Thursday, January 29, 2009

Haang on a minute.

Above, left to right, the three principal characters of the Nickelodeon animated series Avatar: The Last Airbender: Sokka, Avatar Aang, and Katara. Lately, there's been quite the controversy about the casting of the upcoming live action film that M. Night Shamalyan is set to make- seems that they have cast caucasians in these roles (and one other to date, that of adversary Prince Zuko) and it has many in the Asian community, not to mention those of other backgrounds who are sympathetic to this concern, very upset at what is perceived to be yet another case of "Yellowfacing" by Hollywood. Korean writer/artist Derek Kirk Kim (Same Difference and Other Stories) fired an impassioned salvo or two on this matter, Gene Yang (American Born Chinese) followed it up a few days later, and I've seen this referred to all over the Net. There's even the inevitable web site,

HowEVah (as Stephen A. Smith would say).

Take a look at the above pic, a Nick publicity illustration of some sort, of indeterminate date. Look at Sokka, Aang, and Katara. Do they look Asian? Do they even really look Inuit? I don't think so. Avatar was created to be a Western approximation of certain Anime styles, which apparently includes the odd decision that Anime filmmakers and designers often opt for, that of making all their characters look more Caucasian than anything else. And therein lies the rub, which has my devil's advocate tendencies in full flower.

Now PLEASE don't misunderstand me. I am NOT saying that Kim, Yang, and others are wrong to be upset by this. The show, from the outset, is and was steeped in a blend of Asian, Western, and Eskimo culture, mysticism, and mythology. It seems disingenuous at best and stupid at worst to ignore the cultural underpinnings of the source material.

But I'm not so sure that the filmmakers and casting directors are to blame for this. I'd lay money that many of the people involved in this decision haven't even seen an episode of the Nick series. You'd think that would not be the case, but my instinct tells me that they were probably given a guidebook full of promo art like the above picture, and by looking at the representations therein, thought that it wouldn't be a problem to cast Caucasians in these roles. If I wasn't as versed in the series as I am, I think I would make this mistake as well. Shamalyan himself probably knew better, but after his recent string of box office flops, I wonder how much say-so he has as far as these kinds of decisions? Regardless, if anyone should be blamed, I would venture that the final responsibility must go, perhaps, to the series creators- the people who came up with the character designs and concepts: Michael Dante DiMartino and Bryan Konietzko. Oh, but they have little or nothing to do with the movie, you say...but they were responsible for overseeing the initial look and feel of the series.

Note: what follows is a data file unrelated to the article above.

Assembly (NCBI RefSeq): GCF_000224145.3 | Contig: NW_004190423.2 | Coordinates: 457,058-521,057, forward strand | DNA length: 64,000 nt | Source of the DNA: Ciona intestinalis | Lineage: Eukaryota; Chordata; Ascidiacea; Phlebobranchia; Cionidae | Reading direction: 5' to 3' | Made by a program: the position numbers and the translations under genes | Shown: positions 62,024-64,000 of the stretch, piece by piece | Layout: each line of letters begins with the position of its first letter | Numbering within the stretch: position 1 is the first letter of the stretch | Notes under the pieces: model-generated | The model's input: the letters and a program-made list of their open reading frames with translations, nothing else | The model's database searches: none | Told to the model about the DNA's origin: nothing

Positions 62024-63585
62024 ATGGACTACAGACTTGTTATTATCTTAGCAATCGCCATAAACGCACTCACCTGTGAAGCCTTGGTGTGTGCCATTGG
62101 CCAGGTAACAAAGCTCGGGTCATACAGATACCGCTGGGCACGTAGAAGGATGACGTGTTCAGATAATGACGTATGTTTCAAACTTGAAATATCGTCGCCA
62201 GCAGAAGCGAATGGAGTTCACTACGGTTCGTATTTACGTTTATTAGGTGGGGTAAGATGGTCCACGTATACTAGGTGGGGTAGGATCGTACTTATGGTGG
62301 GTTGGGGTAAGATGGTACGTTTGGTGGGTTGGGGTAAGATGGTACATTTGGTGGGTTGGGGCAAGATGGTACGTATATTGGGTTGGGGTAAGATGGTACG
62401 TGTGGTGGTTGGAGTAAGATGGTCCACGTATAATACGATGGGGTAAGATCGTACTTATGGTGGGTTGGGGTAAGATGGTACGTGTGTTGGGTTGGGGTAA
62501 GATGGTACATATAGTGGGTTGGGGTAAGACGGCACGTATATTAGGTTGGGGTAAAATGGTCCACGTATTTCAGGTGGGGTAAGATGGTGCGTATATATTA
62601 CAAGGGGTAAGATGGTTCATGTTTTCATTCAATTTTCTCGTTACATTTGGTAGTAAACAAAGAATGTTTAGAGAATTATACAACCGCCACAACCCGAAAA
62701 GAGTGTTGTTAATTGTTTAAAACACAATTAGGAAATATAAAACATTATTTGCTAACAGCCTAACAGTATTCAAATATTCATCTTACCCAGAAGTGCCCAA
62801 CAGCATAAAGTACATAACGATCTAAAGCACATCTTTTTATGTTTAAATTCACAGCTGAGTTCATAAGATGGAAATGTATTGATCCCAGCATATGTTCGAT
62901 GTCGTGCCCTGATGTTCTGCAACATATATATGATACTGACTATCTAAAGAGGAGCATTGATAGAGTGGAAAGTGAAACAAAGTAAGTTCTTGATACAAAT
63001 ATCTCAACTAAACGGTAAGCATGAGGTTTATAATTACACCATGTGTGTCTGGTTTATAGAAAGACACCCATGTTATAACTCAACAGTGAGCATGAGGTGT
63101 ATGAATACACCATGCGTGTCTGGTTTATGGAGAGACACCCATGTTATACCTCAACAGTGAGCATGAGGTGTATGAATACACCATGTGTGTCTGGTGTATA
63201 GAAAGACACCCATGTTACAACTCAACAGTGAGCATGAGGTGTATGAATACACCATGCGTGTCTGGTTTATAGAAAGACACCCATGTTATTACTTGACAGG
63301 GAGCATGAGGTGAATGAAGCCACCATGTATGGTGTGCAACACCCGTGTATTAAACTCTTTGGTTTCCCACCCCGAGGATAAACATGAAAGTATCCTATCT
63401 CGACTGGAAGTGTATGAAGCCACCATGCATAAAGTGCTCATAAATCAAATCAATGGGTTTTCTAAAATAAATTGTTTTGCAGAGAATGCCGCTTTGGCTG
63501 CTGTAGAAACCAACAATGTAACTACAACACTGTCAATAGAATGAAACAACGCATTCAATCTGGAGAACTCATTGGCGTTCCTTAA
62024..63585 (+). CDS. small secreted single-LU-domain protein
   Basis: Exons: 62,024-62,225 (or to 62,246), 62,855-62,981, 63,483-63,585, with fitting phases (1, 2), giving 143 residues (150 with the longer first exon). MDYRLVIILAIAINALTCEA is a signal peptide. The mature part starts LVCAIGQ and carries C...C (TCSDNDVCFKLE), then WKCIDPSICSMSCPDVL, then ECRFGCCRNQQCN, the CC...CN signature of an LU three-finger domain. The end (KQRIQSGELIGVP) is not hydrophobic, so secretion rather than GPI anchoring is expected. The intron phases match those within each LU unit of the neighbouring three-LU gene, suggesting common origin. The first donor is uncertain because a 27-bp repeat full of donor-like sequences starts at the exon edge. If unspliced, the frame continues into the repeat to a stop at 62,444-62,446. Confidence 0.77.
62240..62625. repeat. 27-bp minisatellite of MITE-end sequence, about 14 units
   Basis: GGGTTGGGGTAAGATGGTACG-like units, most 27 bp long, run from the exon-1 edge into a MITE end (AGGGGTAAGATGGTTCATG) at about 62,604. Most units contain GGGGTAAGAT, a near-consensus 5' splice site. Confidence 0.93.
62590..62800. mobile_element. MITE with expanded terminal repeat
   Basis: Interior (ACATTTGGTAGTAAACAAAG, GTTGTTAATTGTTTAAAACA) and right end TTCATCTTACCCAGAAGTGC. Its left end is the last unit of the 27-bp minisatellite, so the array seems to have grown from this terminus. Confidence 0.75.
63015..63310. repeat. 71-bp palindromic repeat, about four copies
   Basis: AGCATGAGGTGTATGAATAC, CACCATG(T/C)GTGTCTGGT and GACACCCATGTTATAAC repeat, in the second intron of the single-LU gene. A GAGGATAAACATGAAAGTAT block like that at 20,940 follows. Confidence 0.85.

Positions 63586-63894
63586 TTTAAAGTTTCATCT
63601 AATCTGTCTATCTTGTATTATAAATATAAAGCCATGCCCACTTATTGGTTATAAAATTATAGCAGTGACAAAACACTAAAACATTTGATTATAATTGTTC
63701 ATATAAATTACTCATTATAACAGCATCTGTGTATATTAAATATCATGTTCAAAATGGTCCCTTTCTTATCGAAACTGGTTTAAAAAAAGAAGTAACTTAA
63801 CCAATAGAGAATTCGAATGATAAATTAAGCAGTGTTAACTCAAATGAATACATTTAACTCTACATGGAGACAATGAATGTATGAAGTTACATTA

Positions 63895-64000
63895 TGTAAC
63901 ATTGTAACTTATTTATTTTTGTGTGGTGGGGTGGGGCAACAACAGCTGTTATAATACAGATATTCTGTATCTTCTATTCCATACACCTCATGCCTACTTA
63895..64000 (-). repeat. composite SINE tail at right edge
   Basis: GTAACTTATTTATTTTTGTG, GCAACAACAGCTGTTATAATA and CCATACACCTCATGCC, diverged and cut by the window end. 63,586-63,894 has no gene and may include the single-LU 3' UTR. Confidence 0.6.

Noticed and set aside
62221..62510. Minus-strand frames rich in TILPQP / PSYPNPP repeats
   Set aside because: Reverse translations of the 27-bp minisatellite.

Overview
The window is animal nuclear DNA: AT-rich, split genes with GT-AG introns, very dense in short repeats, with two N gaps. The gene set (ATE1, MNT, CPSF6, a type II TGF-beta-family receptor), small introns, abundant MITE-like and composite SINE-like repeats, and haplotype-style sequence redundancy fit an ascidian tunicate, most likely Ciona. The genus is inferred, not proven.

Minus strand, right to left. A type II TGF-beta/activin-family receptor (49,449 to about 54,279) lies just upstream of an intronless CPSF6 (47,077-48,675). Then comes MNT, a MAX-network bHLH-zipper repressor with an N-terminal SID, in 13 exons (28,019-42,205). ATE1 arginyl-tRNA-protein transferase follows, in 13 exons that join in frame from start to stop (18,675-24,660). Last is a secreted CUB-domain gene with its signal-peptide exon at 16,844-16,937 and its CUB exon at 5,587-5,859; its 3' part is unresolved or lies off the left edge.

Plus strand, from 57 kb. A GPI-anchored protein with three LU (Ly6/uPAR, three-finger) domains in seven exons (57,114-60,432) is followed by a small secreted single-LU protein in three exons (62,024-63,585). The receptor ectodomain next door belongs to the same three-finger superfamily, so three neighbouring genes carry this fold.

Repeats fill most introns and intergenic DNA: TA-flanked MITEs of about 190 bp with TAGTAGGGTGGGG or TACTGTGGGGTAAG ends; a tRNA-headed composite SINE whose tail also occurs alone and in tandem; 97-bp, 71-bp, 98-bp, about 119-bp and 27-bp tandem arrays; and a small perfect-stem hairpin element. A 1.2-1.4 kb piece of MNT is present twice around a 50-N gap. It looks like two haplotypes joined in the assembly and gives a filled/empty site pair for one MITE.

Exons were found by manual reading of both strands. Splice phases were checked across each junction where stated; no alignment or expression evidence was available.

This is odd, given that usually Hollywood bends over backwards to maintain the facade of diversity, which is how we get black Kingpins and the like. It will be interesting to see how the casting process goes for the other supporting characters, such as Uncle Iroh or Toph Bei Fong, if they use her. These, and other less prominent characters (personal favorite Suki, Jet, etc.) were actually given a more Asian appearance than the leads, to my eyes anyway. I'd be surprised if the casting people didn't try to throw the disgruntled a bone, which would probably make things I suppose they're damned if they do and damned if they don't. I'm not 100% convinced that it would be fair to fire a couple of the actors they've already cast, and I'm also dubious that they'd want to appear to be caving to pressure from special interest groups.

For my part, I'm not really even sure if it matters to me, since I really had every intention of skipping this one anyway, like another wrongheaded attempt to bring a beloved-by-me fiction to the screen, The Spirit. I really enjoyed the Avatar animated series (especially season two, which was a high point of character and drama), and am highly dubious of the viability of preserving what made it unique in the first place in a live-action format.

Again, I have nothing but admiration and respect for Kim and Yang, and I'm not trying to pick fights with either of them, or anyone else who is outraged by this. However, as I said before, while I sympathise, I have devil's advocate tendencies at times, and I'm just not convinced that Paramount is being racist- nor should they bear the brunt of all the blame for this apparent oversight.

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